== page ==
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Timing is Everything
Photo by Diana Ricci
picture was taken from the ruins at Lambetyeco, near Oaxaca city. It's meant to
convey the mix of modern and ancient that one runs into all the time in southern
Mexico. Notice the bicycle wheel uphill from the hay load. A more modern commuter
is just about to pass. |
when does the last bus for (fill in the name of your favorite Oaxaca destination
here) come by?|
Answer: after the next-to-the-last one.
exchange tells you everything you have to know about bus service in Oaxaca. It
also tells you about when to cross the street, how to shop for a serape, and why
everyone is so agreeable.
Buses in Oaxaca leave from the center of town
and travel outward. When they get where they are going, they sit while the driver
chats with the inspector at the end of the line, and then they resume their roundelay.
Sometimes the driver stops along the way for a quart of oil, a "Coca" or to kick
a tire. Occasionally, two drivers pull up alongside each other and chat for a
moment, either verbally or by hand signals. There is no such thing as a "schedule".
Schedules are far too restrictive, too unnatural. Why would you need a schedule?
You go when you can, stop when you must, and collect the fare from everyone who
can pay it.
That's not to say that there are no rules. They just aren't
written down; one has to divine them through observation, well-formed questions
and endless miles of bouncing, jouncing, buoyant busriding.
one: bus-stops are in fixed positions, but people are not; no matter where
they are, when they wave, you stop. Middle of the block, middle of a controlled
intersection, twenty yards past the last passenger pickup: no matter, a fare is
Rule number two: it's up to you. If the bus is filling
up, or if you don't feel like stopping, or if you don't like their looks, or if
they are just gringo tourists who should probably be taking a cab anyway, you
can ignore rule number one. This rule applies even to people waiting in bus stops.
Rule number three: first come, first filled. Every time you pass another
bus, you will get his passengers. Since almost all inbound buses go to the same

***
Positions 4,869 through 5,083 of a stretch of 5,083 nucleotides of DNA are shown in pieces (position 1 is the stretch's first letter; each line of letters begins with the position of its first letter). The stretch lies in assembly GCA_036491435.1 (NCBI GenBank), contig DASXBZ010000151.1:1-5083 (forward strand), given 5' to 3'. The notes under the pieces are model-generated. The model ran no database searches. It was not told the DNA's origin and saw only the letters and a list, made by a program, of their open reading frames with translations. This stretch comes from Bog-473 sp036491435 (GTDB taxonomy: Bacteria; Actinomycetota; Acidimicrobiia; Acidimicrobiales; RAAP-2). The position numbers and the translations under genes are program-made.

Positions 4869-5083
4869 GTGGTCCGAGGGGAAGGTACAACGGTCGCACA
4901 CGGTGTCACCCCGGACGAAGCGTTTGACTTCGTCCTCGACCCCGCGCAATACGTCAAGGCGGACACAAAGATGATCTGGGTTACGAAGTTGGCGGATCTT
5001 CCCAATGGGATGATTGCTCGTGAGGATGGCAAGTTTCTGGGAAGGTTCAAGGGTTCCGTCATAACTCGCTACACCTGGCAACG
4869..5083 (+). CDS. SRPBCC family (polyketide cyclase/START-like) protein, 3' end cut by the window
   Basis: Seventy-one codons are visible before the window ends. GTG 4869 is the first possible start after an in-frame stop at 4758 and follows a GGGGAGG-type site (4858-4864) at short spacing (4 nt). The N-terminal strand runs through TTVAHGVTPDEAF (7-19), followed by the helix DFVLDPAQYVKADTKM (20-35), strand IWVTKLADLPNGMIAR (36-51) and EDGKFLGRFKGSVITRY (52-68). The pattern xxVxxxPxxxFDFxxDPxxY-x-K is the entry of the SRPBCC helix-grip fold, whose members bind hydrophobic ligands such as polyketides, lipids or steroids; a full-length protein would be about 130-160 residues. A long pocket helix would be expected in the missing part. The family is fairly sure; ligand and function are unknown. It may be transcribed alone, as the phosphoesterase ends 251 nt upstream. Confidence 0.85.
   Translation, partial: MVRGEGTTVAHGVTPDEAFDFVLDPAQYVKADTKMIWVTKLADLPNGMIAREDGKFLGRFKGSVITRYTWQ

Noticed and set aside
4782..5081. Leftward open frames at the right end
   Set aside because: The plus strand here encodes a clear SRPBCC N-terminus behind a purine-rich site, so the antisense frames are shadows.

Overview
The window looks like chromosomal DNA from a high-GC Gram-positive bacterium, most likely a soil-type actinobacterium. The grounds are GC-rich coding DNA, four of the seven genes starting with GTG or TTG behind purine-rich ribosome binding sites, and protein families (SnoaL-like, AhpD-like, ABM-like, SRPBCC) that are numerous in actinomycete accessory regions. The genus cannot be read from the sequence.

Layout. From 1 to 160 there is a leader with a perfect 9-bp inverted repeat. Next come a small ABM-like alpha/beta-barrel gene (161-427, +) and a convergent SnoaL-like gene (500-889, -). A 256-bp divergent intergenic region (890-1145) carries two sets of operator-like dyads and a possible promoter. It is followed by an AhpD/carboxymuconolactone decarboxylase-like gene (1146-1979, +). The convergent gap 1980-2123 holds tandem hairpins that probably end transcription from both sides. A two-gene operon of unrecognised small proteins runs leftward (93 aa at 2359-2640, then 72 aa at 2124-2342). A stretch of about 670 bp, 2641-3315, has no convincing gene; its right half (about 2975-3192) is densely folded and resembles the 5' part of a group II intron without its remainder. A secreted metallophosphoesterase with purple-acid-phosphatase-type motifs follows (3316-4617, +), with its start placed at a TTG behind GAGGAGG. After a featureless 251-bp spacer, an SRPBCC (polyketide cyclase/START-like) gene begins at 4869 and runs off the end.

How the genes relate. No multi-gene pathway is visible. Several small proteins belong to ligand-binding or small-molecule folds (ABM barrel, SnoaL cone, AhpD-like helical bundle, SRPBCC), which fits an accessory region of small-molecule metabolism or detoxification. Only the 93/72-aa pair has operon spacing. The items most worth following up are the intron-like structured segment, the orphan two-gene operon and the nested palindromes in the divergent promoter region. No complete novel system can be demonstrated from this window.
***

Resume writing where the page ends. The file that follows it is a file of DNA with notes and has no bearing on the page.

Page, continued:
destination near the central market, and since almost all outbound buses follow
the same few routes until they get well out of the center, the leapfrogging gets
pretty wild. You haven't lived until you have experienced a three-lane drag race
of snorting gear-clashing 54-passenger Dina diesel transports.
number four: play your radio loud. It helps to drown out the roar of the unmuffled
diesel engine, and the screeching noise when you put on the brakes.
Rule number five: decoration is everything. The rattier the bus, the more
likely that the driver will have festooned it with colored (and sometimes blinking)
lights, decals of the bleeding heart of Jesus, dayglo inscriptions of his sweetheart's
name, and strings of tinsel. Some buses have complete biblical events on the dashboard
(creches and last suppers are the favorites, although I recall one particularly
bloody scene of Salome holding the head of John the Baptist).
number six: never sacrifice performance for the sake of the environment. Anyone
who wants a little taste of the gas chambers at Auschwitz is invited to stand
on the curb near the back of a diesel behemoth as it grinds into first gear and
accelerates away. Pure urban, man.
Rule number seven: make the
other guy do the crawling. Folks here claim the aisle seat first. They do not
like to crawl over each other to get in or out of the window seat. Often, the
aisles will be full of standees, even though there are empty window seats. It
seems to me that a sociologist could get several learned papers from this behavior.
My own theory is that it has to do with some deeply ingrained aversion to sticking
one's behind in someone else's face...
Rule number eight: there
are no rules; at least no fixed ones. Life is too important to clutter it up with
rules. There are only situations, and each will be unique, with it's own imperatives.
Which brings us to the introduction. When do you cross
the street? When you can, whether the light is green, red or nonexistent. How
do you buy a serape? In whatever manner pleases you; that's how the other guy
is selling it. Why is everyone so agreeable? Because "yes" means "maybe" (nobody
who is simpatico likes to say "no"; it's easier to say yes and just fade).
Get it? It's all situational: an unfolding process in which nothing is assured,
and one exists in a constant state of wonder. As in, "I wonder when the next bus
© Stan Gotlieb
August 2003 Column
"Letters from Oaxaca, Mexico"
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